The Lehi City Council primary election this year was notable for being the first time using a ranked choice voting system, but also for having a candidate withdraw during the ballot counting phase.

The primary election day was on Sept. 5, but to allow time for all mail-in ballots to be counted, results were not certified until Tuesday. Candidate Corey Astill decided to withdraw from the race so he could run for Sen. Jake Anderegg's state Senate seat — but the withdrawal occurred in the middle of the ballot counting phase, prompting a discussion on how to finalize results.

Astill formally withdrew via email to the city and state on Sept. 13, but the required candidate withdrawal affidavit was not sent to the Utah County Elections office until Monday, Lehi spokeswoman Jeanteil Livingston said.

According to a statement from Livingston, Lehi city recorder Teisha Wilson received informal word from Astill about his withdrawal on Sept. 12. Wilson then contacted the Utah Lieutenant Governor's Office, which oversees state elections, for direction on how to proceed, and was in conversations with its office for the next two days. Livingston said city attorney Ryan Wood joined those conversations Sept. 14.

The ranked choice primary election made it the first of its kind in Utah, Livingston said.

"As such, there are conflicting provisions in state law on how to address a candidate who withdraws after the primary election has been conducted. Lehi city wanted to ensure the law was accurately followed," the statement said.

Timing of the withdrawal, the number of remaining candidates and ranked choice voting all factored into how to read the code for this primary municipal election.

Utah Code 20A-1-510.1 specifies how candidates who withdraw after primaries are replaced for general elections. Election Code 20A-4-603(5) is used in ranked choice voting systems and states any ballots cast for a withdrawn candidate as the first choice will count the next ranked candidate as the vote.

Utah Director of Elections Ryan Cowley said the Lieutenant Governor's Office first became aware of Astill's withdrawal Sept. 12.

Cowley said the office researched the code and issued an interpretation for how the city should move forward in an email Sept. 14, directing the city to follow Election Code 20A-4-603(5) by recounting the votes without Astill and advancing the top six candidates to the general election.

Until Astill's affidavit was sent in, making the withdrawal official, votes could not be recounted without him as a candidate. The city recounted all votes without Astill on the ballot on Monday.

The updated results were certified during Tuesday's Lehi City Council meeting. Six candidates move forward to the general election where three city council seats will be filled: Paige Albrecht, Michelle Stallings, Heather Newall, Nicole Kunze, Kenneth Roberts and K. Casey Glade.

Was the situation handled correctly?

At Tuesday's City Council meeting, Glade said it is "deeply concerning" how the situation was handled, and asked for transparency about what direction the city received from the Lieutenant Governor's Office.

Glade said city administrator Jason Walker told Stallings on Thursday the office was recommending to keep Astill on the ballot, then only have five candidates on the general election ballot, which Glade said would "disenfranchise" anyone who voted for Astill.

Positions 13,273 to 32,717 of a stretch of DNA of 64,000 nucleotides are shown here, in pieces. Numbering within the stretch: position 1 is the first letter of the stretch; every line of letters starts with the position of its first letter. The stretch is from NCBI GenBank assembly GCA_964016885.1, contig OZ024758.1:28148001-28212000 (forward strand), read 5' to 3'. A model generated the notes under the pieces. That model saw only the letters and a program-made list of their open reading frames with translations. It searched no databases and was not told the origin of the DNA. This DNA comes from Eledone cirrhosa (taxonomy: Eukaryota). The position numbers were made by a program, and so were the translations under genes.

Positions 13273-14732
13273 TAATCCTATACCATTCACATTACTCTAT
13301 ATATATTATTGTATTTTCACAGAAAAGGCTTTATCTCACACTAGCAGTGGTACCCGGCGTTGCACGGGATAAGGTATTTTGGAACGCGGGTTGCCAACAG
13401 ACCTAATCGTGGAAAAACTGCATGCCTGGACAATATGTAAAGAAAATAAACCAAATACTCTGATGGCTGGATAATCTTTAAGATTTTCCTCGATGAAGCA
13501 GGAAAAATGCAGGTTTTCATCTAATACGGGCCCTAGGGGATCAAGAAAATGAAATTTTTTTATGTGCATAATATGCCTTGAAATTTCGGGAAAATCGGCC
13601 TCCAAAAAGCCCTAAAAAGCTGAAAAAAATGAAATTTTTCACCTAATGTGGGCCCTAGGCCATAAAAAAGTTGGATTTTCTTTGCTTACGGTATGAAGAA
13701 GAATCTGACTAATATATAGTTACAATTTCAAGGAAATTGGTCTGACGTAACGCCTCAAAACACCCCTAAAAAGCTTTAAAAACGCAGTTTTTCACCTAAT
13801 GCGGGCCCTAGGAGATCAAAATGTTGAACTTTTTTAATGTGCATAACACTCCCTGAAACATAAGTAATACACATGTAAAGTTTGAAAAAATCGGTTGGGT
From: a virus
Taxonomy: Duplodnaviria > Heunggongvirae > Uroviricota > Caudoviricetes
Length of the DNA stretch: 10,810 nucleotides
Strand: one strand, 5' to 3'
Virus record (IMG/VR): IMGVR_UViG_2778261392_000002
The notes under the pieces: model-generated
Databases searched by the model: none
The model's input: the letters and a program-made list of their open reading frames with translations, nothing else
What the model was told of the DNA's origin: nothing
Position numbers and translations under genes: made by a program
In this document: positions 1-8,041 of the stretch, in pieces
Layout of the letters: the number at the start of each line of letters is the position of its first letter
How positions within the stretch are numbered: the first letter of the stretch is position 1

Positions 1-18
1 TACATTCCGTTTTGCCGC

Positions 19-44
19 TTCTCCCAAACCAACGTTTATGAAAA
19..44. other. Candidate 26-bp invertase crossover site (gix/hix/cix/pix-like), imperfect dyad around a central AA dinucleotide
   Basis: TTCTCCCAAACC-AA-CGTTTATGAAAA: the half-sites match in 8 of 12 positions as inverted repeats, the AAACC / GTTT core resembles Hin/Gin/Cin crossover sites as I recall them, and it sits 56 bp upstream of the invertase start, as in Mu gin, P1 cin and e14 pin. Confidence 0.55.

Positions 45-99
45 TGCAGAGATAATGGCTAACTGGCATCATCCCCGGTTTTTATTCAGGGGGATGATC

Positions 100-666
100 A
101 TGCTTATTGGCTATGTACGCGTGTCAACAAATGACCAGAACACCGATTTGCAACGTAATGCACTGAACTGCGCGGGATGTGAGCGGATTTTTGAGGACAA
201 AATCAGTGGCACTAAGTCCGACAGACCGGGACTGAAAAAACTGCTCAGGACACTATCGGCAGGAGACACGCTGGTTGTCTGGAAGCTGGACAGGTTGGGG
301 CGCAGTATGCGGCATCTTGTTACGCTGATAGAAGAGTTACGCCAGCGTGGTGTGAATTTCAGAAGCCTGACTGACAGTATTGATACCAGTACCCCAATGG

Thirty minutes later, Cowley's official recommendation was sent out, directing the city to count the next-ranked candidate for any votes cast for Astill and to continue the ballot counting phase until "twice the number of seats to be filled in the race remain." Walker told Stallings in an email, "This is contrary to what they told us earlier."

Cowley did not confirm the city was planning to only put five candidates into the general election until directed otherwise by the Lieutenant Governor's Office.

"Lehi has stated that they will advance six candidates so our office is no longer involved in the issue and we consider the matter settled," Cowley said.

A screenshot of text messages from Astill to an unnamed Lehi resident says, "The mayor wanted me to stay in to block Casey, but it's not right for me to stay in." This screenshot had made its way around several of the candidates, including Glade.

"Assertions that Lehi city was attempting to block any candidate from being on the general election ballot are unfounded. Our election official was simply performing her due diligence to ensure that the law was followed correctly and that the votes of our residents were effective as they intended," the city's statement said.

Astill sent a letter to city and state leaders after learning the text messages had been shared without his permission "in a way that makes assumptions about my thoughts."

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The letter says Astill wanted to withdraw from the city council election before the canvass and allow another candidate to take his place. At the time, votes tallied showed he was in fourth place.

The letter says Astill spoke with Lehi Mayor Mark Johnson who indicated the city attorney's and state's understanding was another candidate would not replace Astill on the ballot, even if he withdrew before the canvass. Astill said the mayor expressed concern that without clear state code on the matter, it would be more simple and straightforward to wait to withdraw until after the canvass.

"It was not my impression that the mayor was 'conspiring' but rather expressing a sincere concern for the city in the absence of a clear legal standard," Astill said.

Astill said if he is elected as a state senator, he plans to ensure there is clear language in election code to address similar situations in future elections.

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